Why I won’t join the tenure debate

​This “summer vacation” has been challenging. I’ve spent a lot of time this summer preparing for the fast approaching school year. I am no different than most teachers across the country who are busy doing their jobs while we are “on vacation.” But lately the stress of work has been compounded by the bombardment of anti-teacher sentiment I’ve seen on TV, in the newspaper and social media.

Last month, six parents in NYC filed a lawsuit challenging NY state tenure laws. This lawsuit has been spearheaded by Campbell Brown through the Partnership for Educational Justice. Last week on The View, all of the hosts stated that while they are supporters of teachers, every one of the hosts was for the abolishment of teacher tenure. This created a storm of backlash that has not stopped since.

As a teacher, I saw what was being said about teachers and tenure and I felt attacked. I’ve been working hard to make sure that my students will have the best teacher they can, and I do that without tenure. I’m not a tenured teacher but it doesn’t mean I don’t work hard. So I did what I saw many other teachers doing: I took to twitter. Armed with the hashtag #WithoutTenure I began to try and help by adding my voice to the debate. I know, from years of activism, that we are stronger together so I wanted to support in whatever way I could.

Over the last few days I have read numerous articles, blog posts and tweets from both sides of the argument. Many of the articles I’ve read have done a fantastic job at addressing what it really means to deny tenure to teachers. This morning I read a letter in the Daily News from two of the plaintiffs in the lawsuit trying to gently explain why they feel they have to do this for the benefit of their children. After reading that piece I immediately wanted to write about how misguided and misinformed the letter is but then I realized something. While we are busy writing about how we feel and trying to inform others, our tenure is being taken away.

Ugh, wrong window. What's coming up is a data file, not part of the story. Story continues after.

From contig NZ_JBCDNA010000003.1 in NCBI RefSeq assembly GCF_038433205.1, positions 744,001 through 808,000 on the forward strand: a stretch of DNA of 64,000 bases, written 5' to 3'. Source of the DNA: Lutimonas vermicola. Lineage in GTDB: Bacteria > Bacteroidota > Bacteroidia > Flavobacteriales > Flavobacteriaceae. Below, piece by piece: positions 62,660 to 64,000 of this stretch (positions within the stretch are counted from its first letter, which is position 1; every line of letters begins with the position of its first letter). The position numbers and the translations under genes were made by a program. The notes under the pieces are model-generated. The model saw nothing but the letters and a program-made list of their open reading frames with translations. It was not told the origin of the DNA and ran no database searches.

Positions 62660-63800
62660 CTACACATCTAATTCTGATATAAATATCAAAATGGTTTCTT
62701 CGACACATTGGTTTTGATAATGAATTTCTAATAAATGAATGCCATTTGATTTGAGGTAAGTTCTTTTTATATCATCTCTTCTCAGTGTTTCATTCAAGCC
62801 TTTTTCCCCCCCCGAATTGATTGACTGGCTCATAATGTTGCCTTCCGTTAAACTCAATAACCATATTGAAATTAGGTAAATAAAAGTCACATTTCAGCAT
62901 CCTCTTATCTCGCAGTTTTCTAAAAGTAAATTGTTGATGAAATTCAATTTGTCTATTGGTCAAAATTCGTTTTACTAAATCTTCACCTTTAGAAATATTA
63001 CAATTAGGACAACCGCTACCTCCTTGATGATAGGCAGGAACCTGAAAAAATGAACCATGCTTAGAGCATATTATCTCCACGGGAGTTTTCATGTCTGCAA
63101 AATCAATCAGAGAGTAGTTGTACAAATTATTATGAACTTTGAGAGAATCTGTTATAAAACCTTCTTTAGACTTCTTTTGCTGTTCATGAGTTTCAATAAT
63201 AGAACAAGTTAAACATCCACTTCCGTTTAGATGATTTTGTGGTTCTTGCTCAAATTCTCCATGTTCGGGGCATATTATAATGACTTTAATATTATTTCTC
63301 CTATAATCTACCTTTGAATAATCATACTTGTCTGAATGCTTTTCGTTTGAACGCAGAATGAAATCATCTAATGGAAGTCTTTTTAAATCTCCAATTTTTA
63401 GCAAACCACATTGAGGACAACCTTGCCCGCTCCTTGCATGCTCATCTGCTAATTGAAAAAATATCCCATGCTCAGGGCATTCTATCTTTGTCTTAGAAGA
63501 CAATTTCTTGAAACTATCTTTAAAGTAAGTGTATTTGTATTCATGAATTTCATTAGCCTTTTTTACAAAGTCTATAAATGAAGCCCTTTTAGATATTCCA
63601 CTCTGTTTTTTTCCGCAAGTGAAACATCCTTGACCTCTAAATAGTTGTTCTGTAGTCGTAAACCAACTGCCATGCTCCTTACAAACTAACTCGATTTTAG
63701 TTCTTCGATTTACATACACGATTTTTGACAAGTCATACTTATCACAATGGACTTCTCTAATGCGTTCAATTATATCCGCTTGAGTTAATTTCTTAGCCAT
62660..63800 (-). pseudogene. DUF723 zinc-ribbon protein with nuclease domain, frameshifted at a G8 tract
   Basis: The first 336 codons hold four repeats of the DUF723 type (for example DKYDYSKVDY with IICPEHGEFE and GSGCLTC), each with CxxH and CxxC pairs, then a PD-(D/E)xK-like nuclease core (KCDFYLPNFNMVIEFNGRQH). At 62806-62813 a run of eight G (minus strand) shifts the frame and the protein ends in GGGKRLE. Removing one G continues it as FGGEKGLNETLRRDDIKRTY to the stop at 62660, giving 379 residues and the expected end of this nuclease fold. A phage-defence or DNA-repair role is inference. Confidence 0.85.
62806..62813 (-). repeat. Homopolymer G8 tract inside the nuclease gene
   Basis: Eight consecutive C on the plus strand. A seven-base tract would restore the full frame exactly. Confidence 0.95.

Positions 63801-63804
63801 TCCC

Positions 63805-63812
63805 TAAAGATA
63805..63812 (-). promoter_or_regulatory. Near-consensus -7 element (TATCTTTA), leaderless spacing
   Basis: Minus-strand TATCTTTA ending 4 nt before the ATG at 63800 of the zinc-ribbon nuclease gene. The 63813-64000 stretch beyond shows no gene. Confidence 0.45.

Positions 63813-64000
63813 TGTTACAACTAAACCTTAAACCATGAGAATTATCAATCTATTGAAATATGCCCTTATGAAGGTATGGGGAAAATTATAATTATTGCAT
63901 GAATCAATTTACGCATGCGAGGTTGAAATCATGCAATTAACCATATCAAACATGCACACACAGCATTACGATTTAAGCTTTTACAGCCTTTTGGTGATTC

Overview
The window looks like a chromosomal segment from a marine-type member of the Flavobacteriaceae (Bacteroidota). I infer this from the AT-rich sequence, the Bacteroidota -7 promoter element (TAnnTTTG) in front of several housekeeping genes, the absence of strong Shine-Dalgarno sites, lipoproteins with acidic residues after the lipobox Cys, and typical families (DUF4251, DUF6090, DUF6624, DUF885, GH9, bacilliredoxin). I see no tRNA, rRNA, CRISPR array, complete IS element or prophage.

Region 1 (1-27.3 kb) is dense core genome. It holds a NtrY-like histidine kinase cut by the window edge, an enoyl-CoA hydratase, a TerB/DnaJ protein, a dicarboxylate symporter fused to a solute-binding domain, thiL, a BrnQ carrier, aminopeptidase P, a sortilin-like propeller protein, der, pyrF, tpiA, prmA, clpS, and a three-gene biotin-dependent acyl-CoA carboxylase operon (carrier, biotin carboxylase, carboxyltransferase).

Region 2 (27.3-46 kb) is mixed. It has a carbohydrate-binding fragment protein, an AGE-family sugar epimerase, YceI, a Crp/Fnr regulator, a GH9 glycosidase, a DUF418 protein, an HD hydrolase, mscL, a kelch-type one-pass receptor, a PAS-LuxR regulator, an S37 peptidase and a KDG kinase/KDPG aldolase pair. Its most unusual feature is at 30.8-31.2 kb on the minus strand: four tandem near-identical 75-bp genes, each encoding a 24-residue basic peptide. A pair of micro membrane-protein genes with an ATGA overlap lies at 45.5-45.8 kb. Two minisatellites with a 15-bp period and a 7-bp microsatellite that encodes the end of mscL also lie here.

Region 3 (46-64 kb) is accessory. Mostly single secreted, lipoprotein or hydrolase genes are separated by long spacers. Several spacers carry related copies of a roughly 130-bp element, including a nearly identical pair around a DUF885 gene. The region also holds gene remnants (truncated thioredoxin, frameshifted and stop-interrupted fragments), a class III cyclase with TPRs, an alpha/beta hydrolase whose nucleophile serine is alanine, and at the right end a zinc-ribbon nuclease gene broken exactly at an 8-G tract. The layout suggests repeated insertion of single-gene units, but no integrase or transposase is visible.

In the late 1880s, as labor unions began to gain momentum, teachers took the lead from other industries that were fighting for better working conditions. Just as other workers fought for better protections in the workplace, teachers also demanded better protections against parents and administrators who would try to dictate what could or (more often) should not be taught. Teacher tenure became more widespread in the 1920s during the suffrage movement. Teachers at that time were fired for getting married, getting pregnant or even wearing pants. Those women won tenure through demanding their right to due process in the streets.

I realized that those women did not win our tenure rights by talking and that we won’t defend our tenure rights by talking. Many well meaning teachers are spending their time trying to win public opinion for our side. But we teachers already have the capacity to change public opinion. We spend so many hours every week establishing relationships with the parents of the students we teach. The parents of my students trust me. They come to me for advice about their child’s schoolwork and development. They know that I want what is best for their child. So I know that if I am saying I cannot do as good a job if I am fearful of being fired, that those parents would hear me. I know that I am capable of influencing those people.

Parents are going to make the difference in this debate. Right now Campbell Brown is manipulating parents who feel their child did not receive the best education they could have. But Campbell Brown is a stranger with no knowledge about what it takes to teach. The parents of my students know that they can trust my judgment about what I need to be the most effective teacher. I know that if I said “Join me in the streets!” that they would.


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